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Democrats Say AMT Penalizes Working Families

by Leroy Baker,, New York

30 May 2007

House Ways and Means subcommittee chairman Richard E. Neal has released non-partisan data which he claims shows that the Alternative Minimum Tax (AMT) disproportionately hurts working families and benefits the super wealthy.

The Congressional Research Service (CRS) has studied the impact of the AMT, and deemed the reduction or elimination of promised cuts in the regular income tax by the AMT as the “take back” effect.

New data from the non-partisan Joint Committee on Taxation (JCT) shows the actual dollar impact by income group of this “take back” effect of the AMT. For tax year 2008, families earning between $100,000 and $200,000 will lose 47% of the promised tax cuts enacted in 2001 and 2003, including the rate reductions and marriage penalty relief, among other cuts.

The AMT, enacted in 1969, created a two-tier tax system to ensure that America's wealthiest taxpayers did not evade income taxes altogether through the use of tax shelters, loopholes and deductions. However, unlike federal income tax, AMT is not indexed to inflation, meaning that every year more and more US taxpayers are falling into the AMT trap.

Neal, who chairs the Select Revenue Measures Subcommittee, observed that: “While some Members have trumpeted the tax relief to middle-class families, these new numbers show that the 'check is still in the mail' for most working families. This chart makes clear that families earning between $75,000-200,000 are footing the bill for the 2001 and 2003 tax cuts for the super wealthy.”

The JCT examined the impact of repealing the 2001 and 2003 enacted tax cuts with and without the impact of AMT. Results showed:

  • For taxpayers earning over $1 million, AMT only “takes back” 3% of these cuts.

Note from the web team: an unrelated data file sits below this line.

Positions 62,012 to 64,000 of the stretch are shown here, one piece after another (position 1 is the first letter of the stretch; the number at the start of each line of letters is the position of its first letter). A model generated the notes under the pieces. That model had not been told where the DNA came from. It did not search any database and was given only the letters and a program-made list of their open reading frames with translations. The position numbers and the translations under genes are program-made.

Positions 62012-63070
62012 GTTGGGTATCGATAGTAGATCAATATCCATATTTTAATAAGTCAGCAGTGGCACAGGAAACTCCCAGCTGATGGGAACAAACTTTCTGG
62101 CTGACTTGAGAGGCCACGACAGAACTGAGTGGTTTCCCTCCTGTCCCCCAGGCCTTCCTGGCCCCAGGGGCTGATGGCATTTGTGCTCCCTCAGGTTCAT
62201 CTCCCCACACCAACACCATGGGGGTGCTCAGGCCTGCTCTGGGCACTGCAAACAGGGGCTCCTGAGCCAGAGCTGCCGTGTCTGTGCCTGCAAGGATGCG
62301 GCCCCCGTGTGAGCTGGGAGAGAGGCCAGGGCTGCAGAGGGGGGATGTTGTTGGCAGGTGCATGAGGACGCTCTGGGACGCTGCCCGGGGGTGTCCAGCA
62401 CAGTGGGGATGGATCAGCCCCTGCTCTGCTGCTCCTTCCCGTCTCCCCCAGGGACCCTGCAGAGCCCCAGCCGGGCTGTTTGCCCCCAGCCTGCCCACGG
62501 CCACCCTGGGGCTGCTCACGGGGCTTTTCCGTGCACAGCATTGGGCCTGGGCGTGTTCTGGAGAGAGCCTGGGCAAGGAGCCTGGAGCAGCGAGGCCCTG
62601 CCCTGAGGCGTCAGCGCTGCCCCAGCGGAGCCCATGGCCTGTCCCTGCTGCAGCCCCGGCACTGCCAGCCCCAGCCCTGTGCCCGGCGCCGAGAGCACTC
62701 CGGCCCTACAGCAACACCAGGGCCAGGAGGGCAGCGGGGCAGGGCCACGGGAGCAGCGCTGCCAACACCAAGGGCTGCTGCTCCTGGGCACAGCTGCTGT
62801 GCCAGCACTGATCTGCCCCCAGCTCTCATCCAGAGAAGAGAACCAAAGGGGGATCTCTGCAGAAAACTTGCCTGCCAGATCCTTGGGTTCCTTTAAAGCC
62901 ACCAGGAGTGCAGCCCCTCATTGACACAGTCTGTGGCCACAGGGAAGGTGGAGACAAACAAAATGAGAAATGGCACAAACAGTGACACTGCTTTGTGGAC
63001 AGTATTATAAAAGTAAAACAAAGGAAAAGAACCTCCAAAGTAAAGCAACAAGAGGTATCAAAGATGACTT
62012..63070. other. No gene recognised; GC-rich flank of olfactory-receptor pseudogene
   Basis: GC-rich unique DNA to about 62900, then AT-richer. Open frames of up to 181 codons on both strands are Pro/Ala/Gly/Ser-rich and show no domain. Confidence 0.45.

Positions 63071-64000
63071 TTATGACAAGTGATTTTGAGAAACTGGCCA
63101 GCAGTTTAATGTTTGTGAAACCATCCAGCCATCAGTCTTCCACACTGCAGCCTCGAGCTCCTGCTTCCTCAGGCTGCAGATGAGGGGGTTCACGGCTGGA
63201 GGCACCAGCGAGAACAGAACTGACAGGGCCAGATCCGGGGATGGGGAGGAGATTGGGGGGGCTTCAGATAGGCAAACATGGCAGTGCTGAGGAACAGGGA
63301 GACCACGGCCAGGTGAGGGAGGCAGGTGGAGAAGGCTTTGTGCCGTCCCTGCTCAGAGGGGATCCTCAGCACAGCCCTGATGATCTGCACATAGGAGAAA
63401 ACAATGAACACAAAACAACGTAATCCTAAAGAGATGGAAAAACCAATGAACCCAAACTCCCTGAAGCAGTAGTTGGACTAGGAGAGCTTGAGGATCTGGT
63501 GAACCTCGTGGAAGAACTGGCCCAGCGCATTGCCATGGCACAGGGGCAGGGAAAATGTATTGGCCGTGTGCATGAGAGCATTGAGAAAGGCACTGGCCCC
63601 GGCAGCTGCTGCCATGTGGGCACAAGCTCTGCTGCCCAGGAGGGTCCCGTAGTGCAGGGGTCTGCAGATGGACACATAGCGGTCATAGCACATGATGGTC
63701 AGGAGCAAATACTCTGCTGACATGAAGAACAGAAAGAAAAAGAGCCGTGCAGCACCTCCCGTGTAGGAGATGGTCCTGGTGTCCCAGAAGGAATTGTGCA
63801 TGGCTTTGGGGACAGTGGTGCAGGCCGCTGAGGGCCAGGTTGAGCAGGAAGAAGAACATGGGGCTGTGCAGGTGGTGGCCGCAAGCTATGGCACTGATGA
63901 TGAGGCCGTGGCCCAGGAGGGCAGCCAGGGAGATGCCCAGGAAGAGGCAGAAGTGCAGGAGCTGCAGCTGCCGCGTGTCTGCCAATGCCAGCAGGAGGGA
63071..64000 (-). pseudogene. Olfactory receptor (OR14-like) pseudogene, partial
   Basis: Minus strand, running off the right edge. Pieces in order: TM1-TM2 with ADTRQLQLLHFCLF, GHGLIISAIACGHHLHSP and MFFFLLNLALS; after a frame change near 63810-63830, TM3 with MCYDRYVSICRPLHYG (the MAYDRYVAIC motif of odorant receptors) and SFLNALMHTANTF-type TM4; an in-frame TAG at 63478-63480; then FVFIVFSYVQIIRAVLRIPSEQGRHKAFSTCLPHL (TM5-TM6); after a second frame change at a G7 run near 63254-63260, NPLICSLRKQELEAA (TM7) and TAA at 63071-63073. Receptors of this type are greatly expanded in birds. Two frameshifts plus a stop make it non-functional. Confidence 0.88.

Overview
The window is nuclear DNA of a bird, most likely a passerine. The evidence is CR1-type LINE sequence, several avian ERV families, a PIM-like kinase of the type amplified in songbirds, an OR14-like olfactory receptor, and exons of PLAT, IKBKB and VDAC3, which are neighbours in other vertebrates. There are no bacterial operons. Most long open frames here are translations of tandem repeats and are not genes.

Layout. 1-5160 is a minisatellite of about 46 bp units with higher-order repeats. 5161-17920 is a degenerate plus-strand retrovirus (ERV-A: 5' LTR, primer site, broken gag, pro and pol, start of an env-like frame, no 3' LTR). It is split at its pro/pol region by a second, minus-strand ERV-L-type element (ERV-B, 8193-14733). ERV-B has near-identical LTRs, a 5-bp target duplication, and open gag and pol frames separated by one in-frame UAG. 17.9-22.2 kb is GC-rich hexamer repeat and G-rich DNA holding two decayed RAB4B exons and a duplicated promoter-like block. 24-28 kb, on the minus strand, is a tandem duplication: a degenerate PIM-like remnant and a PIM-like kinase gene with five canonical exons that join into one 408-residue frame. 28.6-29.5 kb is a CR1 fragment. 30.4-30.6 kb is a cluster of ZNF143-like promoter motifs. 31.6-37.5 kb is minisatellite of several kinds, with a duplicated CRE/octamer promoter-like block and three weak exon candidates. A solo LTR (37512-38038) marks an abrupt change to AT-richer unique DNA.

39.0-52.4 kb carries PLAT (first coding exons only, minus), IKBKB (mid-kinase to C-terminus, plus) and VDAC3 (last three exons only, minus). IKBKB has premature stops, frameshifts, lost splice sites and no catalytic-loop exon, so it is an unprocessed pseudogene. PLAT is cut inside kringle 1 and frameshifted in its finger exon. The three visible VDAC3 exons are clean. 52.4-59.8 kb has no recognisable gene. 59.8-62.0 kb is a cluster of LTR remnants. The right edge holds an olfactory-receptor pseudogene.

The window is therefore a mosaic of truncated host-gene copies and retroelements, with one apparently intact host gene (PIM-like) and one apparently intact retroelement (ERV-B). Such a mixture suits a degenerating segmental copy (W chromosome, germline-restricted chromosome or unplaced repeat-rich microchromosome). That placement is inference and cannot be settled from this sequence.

• For families earning between $75,000 and 100,000, the AMT takes back 20% of promised cuts, almost seven times as much take-back.
  • For families earning between $100,000 and 200,000, AMT takes back 47% of the promised cuts.
  • For families earning between $200,000 and $500,000, AMT takes back 63% of the tax cuts.

Neal added: "Indeed, those families who thought they were doing pretty well, at $200,000 to 500,000 in earnings, really take it on the chin losing 63% of the promised Bush tax breaks."

He concluded: "No wonder suburban soccer moms are not seeing the impact of the ballyhooed Bush tax relief in their pocketbooks while the super-rich are taking 97% of their $65 billion in tax cuts to the bank.”

The Democrats, who now control Congress, have flagged the AMT problem as one of their major legislative priorities, but, despite widespread bipartisan support for a full repeal of the system, the question remains as to how lawmakers would fill the huge revenue hole that would come about by rolling back or scrapping the tax. House Democrats have reportedly come up with a compromise plan that would exempt everyone who earns less than $250,000 from the AMT. However, top Republicans are concerned that Democrats would offset the revenue loss with increases in marginal tax rates, or by raising the top rate of AMT.

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